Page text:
2. React support in TypeScript is quite good, but I ran into this annoying issue.

Those are really the only annoyances I had. And it's pretty easy to tell TypeScript "shut up, I know better!" by casting to any or adding a @ts-ignore comment, so it's not critical to dwell on them. I just left comments so I can eventually go back and fix them when TypeScript improves.

And on the plus side, there were many cool things about working with TypeScript. Integration with VS Code is superb. Third-party modules almost all have TypeScript types written for them already. And more that I'll discuss later.

At this point, I had a TypeScript version of Basketball GM that was roughly on par with the Flow version. But this did not satisfy me. I never went all the way with Flow. I still had many files with no types, and too many types set to any. I wanted to do better.

So I set a goal, to convert all of my code to TypeScript (not just the code that was already in Flow) and to get it working at the highest strictness setting. This was a much bigger task than what I had already done.

First I started enabling the various strict settings in my tsconfig.json file. That all went pretty well, until I got to noImplicitAny. Enabling noImplicitAny resulted in thousands of errors! Sure, some were easy to fix. And sure, sometimes there was a cascading effect where fixing one problem resulted in tens or hundreds fewer errors. But still, thousands of errors is no task. And on top of that, I had many completely untyped JavaScript files.

I'm weird though, and fixing the errors was kind of a fun challenge. Along the way I did a couple cool things too:

  1. I wrote these weird complicated types to link between different parts of my code. Basically these let me enforce that the output of my backend functions (like fetching all the players on a team prior to displaying the roster) matches the expected input of my frontend functions (like the UI to the roster page), without having to type the whole type definition up even once. It uses a nifty TypeScript feature called ReturnType to get the inferred return value of a function, which can then be used elsewhere as a normal type. This saved a ton of error-prone and repetitive work that otherwise would have been needed.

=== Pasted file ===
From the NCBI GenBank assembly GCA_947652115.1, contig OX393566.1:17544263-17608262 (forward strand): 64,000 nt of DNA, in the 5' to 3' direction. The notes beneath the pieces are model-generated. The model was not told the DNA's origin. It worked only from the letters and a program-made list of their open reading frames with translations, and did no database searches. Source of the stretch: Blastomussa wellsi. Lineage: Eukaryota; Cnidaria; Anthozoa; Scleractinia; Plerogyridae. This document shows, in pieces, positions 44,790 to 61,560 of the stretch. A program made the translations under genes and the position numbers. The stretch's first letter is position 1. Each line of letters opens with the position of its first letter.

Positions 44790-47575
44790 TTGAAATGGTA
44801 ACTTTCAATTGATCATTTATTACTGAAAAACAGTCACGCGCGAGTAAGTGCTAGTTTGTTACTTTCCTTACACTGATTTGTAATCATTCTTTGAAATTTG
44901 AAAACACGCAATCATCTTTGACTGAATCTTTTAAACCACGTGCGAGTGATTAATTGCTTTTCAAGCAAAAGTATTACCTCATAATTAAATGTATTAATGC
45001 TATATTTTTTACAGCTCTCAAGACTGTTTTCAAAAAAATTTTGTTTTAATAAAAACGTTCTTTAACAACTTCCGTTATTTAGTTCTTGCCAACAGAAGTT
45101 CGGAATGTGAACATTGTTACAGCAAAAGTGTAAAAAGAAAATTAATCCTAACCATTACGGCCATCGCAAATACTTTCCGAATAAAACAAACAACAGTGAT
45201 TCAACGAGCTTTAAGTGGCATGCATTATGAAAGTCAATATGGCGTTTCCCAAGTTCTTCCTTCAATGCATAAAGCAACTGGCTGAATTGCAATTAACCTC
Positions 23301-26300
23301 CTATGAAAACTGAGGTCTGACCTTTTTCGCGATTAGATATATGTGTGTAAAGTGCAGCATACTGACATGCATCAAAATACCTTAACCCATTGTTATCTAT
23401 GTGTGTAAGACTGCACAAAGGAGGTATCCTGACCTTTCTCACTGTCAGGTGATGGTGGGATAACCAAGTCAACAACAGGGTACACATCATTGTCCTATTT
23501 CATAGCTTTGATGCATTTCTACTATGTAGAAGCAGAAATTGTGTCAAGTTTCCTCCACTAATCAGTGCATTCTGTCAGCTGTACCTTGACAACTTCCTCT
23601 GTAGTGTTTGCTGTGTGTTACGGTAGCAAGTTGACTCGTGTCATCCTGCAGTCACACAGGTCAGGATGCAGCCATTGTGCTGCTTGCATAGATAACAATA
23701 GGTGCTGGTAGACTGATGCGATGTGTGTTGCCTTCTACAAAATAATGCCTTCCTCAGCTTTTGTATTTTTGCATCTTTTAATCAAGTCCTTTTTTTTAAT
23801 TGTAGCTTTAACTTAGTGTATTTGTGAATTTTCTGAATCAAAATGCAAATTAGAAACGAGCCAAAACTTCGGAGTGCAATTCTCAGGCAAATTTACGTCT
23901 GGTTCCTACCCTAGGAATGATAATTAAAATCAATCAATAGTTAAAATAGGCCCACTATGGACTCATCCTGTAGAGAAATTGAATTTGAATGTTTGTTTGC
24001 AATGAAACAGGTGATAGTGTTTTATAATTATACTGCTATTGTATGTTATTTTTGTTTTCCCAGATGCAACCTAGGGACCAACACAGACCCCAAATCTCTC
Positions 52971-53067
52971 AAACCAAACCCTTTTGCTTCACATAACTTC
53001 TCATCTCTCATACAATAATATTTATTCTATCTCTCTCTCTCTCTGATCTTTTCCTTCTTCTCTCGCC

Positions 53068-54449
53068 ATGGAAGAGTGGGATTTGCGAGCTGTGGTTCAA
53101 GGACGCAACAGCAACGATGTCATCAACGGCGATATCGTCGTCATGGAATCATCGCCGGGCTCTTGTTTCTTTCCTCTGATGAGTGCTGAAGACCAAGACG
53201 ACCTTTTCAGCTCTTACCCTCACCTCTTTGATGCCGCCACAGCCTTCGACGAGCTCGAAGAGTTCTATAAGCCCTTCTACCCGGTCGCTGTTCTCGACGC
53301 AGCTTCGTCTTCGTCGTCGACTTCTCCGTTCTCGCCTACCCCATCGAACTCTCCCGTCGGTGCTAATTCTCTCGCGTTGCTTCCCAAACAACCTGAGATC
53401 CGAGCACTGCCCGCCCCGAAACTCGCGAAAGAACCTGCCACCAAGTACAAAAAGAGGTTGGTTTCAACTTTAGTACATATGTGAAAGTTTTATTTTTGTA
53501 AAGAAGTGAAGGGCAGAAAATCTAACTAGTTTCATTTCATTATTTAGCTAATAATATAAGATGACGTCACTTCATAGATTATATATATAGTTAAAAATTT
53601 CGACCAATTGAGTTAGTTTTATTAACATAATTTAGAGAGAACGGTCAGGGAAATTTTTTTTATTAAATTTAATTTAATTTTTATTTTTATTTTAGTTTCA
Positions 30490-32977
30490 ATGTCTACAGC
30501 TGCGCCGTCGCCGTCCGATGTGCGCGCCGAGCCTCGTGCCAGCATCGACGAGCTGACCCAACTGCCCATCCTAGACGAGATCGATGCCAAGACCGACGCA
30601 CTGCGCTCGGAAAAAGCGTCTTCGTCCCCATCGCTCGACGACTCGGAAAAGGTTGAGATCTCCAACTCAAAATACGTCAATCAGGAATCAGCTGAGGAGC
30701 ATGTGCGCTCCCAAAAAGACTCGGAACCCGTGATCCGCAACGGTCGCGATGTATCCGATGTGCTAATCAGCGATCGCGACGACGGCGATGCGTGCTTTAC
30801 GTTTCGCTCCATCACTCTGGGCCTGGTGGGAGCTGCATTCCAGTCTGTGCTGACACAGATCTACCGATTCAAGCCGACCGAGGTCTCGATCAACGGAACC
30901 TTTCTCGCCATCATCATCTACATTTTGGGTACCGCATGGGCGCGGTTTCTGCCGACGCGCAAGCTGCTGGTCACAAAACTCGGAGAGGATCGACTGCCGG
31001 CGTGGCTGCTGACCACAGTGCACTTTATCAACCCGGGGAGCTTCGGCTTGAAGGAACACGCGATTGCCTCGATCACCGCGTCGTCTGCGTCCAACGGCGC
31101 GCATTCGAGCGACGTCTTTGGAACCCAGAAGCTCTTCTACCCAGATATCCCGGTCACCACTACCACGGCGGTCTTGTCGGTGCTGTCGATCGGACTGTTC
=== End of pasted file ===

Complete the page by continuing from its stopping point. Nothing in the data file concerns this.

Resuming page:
2. I wrote another complicated type for a function called teamsPlus which computes derived stats for a team. This function fetches the relevant data from the database (what season? what team?) and processes it into many different possible formats. Probably it's too complicated, but it's used in so many places I don't want to get rid of it right now. TypeScript was flexible enough to understand it, which is really cool. There is an even more complex function called playersPlus which I have not yet tackled.

Combine those two things and it's pretty neat. You can write code on the backend which says something like "fetch each team along with their region, name, and payroll for just this season" and then when accessing a team object on the frontend, TypeScript knows all the properties that will be there, and VS Code will autocomplete them. Fancy stuff, and most of it just automatically happens now.

That's just a couple examples, but there were many other areas where I improved the types. It's been really cool to see it all come together. There are still more anys and @ts-ignores than I would like, but much progress has been made. Worse is indeed better!